According to Dr. Metzl, the following training habits can cause IT band syndrome:

  • Running on a banked surface (such as the shoulder of a road or an indoor track) bends the downhill leg slightly inward and causes extreme stretching of the band against the femur
  • Inadequate warm-up or cool-down
  • Increasing distance too quickly or excessive downhill running
  • In cycling, having the feet "toed-in" to an excessive angle
  • Running up and down stairs

Dr. Metzl recommends that runners always warm up before a run, monitor aches and pains and consult with a sports medicine specialist when experiencing pain before, during or after a run.

About Hospital for Special Surgery Department of Radiology and Imaging

Hospital for Special Surgery (HSS) Department of Radiology and Imaging has the largest and most experienced academic musculoskeletal radiology faculty in the world, each with academic appointments at Weill Cornell Medical College. HSS radiologists are board certified by the American Board of Radiology and have received numerous awards by professional and honor societies, including the Consumer's Research Council of America Guide to America's Top Radiologists. The Department's focus is diagnosis of musculoskeletal conditions and diseases and their treatment utilizing image guidance. More than 200,000 musculoskeletal examinations are performed annually, of which approximately 150,000 exams are conventional radiography, 24,000 are Magnetic Resonance (MR), and 12,000 are Ultrasound (US) examinations. Other modalities include Computed Tomography (CT), Nuclear Medicine (NM), and Teleradiology. All images are acquired digitally and transferred to the referring physicians via PACS.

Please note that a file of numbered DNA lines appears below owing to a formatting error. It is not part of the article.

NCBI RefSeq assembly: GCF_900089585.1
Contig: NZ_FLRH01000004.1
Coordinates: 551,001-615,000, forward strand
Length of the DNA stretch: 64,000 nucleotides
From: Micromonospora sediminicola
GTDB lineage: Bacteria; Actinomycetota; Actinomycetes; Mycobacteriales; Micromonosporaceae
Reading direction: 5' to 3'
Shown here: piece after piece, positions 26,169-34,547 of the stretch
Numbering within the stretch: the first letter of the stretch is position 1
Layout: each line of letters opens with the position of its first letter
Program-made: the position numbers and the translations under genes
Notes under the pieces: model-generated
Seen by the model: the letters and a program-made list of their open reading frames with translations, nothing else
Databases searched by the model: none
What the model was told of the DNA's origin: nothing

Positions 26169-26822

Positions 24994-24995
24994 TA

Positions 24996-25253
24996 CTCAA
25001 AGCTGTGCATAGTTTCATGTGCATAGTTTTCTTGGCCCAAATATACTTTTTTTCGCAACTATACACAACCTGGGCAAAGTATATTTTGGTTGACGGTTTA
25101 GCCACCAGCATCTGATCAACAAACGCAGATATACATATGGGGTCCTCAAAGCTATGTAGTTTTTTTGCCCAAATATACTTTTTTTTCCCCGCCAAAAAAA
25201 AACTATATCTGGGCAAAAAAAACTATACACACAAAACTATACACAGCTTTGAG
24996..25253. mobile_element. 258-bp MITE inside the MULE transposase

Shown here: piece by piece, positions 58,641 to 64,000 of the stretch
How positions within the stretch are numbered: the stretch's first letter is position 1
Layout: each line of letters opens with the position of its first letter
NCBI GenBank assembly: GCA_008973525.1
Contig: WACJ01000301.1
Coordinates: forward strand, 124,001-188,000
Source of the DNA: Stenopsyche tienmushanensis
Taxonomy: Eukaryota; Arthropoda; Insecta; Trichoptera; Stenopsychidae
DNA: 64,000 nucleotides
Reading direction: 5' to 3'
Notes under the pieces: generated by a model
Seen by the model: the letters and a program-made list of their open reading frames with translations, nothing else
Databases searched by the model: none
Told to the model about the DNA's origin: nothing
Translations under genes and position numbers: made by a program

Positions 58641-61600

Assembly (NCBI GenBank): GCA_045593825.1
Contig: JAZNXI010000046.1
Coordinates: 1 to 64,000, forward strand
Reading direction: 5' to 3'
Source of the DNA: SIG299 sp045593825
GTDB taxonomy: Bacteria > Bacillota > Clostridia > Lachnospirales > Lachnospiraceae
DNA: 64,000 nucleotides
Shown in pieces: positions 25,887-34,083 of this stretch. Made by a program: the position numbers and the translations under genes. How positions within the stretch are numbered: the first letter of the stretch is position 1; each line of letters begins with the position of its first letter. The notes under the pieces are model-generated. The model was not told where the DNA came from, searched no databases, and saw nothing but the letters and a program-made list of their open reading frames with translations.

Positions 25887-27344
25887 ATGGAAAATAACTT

HSS Radiologists are committed to excellence and under the direction of Dr. Helene Pavlov, radiologist-in-chief, emphasize that diagnosis depends on quality image acquisition and expert interpretations and that “all images and imaging are not created equal." For more information on the Department of Radiology and Imaging at Hospital for Special Surgery, contact 212.606.1132.